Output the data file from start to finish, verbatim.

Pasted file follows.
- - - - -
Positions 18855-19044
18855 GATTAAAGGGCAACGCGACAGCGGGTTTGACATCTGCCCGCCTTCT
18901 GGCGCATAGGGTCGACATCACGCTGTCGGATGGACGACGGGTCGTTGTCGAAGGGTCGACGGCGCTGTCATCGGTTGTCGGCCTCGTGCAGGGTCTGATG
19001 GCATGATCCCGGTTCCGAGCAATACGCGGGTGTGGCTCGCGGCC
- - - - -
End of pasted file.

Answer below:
Positions 18855-19044
18855 GATTAAAGGGCAACGCGACAGCGGGTTTGACATCTGCCCGCCTTCT
18901 GGCGCATAGGGTCGACATCACGCTGTCGGATGGACGACGGGTCGTTGTCGAAGGGTCGACGGCGCTGTCATCGGTTGTCGGCCTCGTGCAGGGTCTGATG
19001 GCATGATCCCGGTTCCGAGCAATACGCGGGTGTGGCTCGCGGCC